BROOKE SNOW THE PODCAST – Episode 72
My morning routine has always included a morning run or a morning walk. When we moved to Utah, I found a neighbor who wanted that to be her routine as well. Only, she doesn’t run. So, for a couple years now, Allyson and I have been walking the hills of our neighborhood, five mornings a week.
But last week Allyson had surgery to remove a tumor behind her left ear. It was a malignant tumor, and she was released from the hospital just hours after the surgery. But we both thought it would be a good idea for her to not go walking in the mornings – not for a week or two, anyway.
Well, my body was still waking me up, early in the morning, before the children were stirring. And I didn’t want to ruin that for myself. So I pulled out my bike. I love this bike. And every morning since Allyson’s surgery, I’ve biked to the Provo Temple, of The Church of Jesus Christ of Latter-Day Saints. And I sit in the grass on the temple grounds, next to my parked bike, and I pray and I think and I wonder and I breath. And then I get right back on my bike and ride back home in time to make breakfast for the family.
One morning, the whole ride to the temple, and especially sitting on the grass in front of the temple, I was thinking about problems I haven’t yet solved, relationships I haven’t healed, struggles I haven’t overcome. I felt discouraged. So discouraged, in fact, that I decided not to stay, but to start for home early. I usually listen to music on my bike rides. Rachmaninoff at sunrise, riding 15 miles per hour on my bike through the hills above the temple, is like heaven.
But this particular morning, I wasn’t feeling very heavenly. So, I said a prayer, and I played the next podcast episode from Brooke Snow.
The podcast was balm to my wounded heart. It was instructional and uplifting. Let me see if I can capture that today in my blog post.
“When you are willing to quickly forgive yourself and lovingly try again, it’s a fail-proof formula for moving forward consistently.”
She had me right at the start with that statement. And then she spent the rest of the episode clarifying for me (again) what that looks like for us, in life.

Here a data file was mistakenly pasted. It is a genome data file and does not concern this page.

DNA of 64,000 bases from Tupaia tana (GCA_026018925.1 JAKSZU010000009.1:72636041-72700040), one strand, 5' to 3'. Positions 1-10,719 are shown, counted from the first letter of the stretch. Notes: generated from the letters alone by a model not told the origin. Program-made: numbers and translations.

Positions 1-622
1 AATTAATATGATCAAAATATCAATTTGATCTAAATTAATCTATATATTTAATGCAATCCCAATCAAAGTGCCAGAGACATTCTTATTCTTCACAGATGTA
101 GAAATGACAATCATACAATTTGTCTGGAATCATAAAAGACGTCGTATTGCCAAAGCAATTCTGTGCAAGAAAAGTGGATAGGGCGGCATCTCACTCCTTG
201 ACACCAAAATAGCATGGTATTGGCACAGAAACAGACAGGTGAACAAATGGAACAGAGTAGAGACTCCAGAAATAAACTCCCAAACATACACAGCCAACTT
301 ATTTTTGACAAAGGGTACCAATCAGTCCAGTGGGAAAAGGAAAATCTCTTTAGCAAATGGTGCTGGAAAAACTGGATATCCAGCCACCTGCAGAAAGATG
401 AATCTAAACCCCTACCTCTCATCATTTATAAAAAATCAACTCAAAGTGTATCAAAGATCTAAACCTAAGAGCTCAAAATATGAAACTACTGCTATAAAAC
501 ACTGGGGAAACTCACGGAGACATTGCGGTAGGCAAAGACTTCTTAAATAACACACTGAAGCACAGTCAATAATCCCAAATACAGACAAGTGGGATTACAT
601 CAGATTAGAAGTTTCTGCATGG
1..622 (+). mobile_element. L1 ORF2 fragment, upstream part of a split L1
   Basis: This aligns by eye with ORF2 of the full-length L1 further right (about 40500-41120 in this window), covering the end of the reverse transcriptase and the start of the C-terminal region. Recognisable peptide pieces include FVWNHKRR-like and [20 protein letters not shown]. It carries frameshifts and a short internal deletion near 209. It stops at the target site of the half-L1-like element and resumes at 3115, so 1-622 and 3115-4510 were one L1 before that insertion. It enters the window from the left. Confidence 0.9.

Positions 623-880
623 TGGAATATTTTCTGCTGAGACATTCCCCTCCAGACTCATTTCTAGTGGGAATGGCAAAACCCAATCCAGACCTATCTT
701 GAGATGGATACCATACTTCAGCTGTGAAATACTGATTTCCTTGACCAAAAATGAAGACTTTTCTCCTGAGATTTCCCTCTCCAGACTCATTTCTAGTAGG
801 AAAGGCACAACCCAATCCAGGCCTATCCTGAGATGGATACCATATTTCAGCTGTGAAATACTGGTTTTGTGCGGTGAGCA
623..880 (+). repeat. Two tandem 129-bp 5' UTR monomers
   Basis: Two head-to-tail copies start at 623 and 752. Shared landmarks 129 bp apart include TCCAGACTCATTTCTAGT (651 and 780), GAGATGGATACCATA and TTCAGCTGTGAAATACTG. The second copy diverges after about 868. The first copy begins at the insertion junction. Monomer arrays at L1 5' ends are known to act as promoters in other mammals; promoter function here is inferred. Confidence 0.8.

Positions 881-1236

“Resist the urge to try to build a ‘master plan’, that, once implemented, will transform everything for the better in one dramatic moment.”
There is not one “master plan” that will eliminate all our problems. Example: I had a dear roommate in college who struggled with depression and self-loathing and direction, in general. Her master plan? When I get married, everything will be better.
And maybe that is something that I do, too? Maybe I think, Once I figure this out, I will be the person that I want to be. And when I’ve fallen short in my master plan, I have failed, and I am not who I want to be. That is simplifying it, but you see where some of this discouragement is coming from?
“This journey is more like a scavenger hunt than a treasure hunt. On a treasure hunt you have your X-marks-the-spot on your map. Everything about the journey is focused on one final destination… where the treasure is. And the treasure is typically a box filled with gold and jewels and rare exotic artifacts.
Treasure seeking stories are often filled with tales of people who spend an entire lifetime fixated on finally getting to the treasure. Many never make it, and die or give up before getting there.
A scavenger hunt, though, is different. You have a team. And you gather many different objects. And each time you find one small item, it’s considered a total win. And the overall winning team of the scavenger hunt is typically the team that found the most items on the list in the allotted time.
In life, we need small wins to keep us motivated and moving forward. We need something that is attainable sooner than later.
The scavenger items are usually very common place. They are not shiny objects. They are typically items that most households have on hand.
We too already have exactly what we need to improve our own habits and relationships. Common items such as forgiveness, humor, getting more sleep, moving your body, turning your phone off, meditation, opening your scriptures, gratitude, a hug, a smile, breathing, remembering, being present, having boundaries, listening, and being willing to change in small ways.”
And each of these “treasures” obtained is a win!
How different is this – the scavenger hunt – than the abstract and overwhelming treasure hunt?
“We will never be exonerated.”
We will never be finished. We will never be done progressing.
“Knowing this can help us let go of the fantasy of figuring it out one day, and instead we can embrace the real purpose of life… to learn by experience.”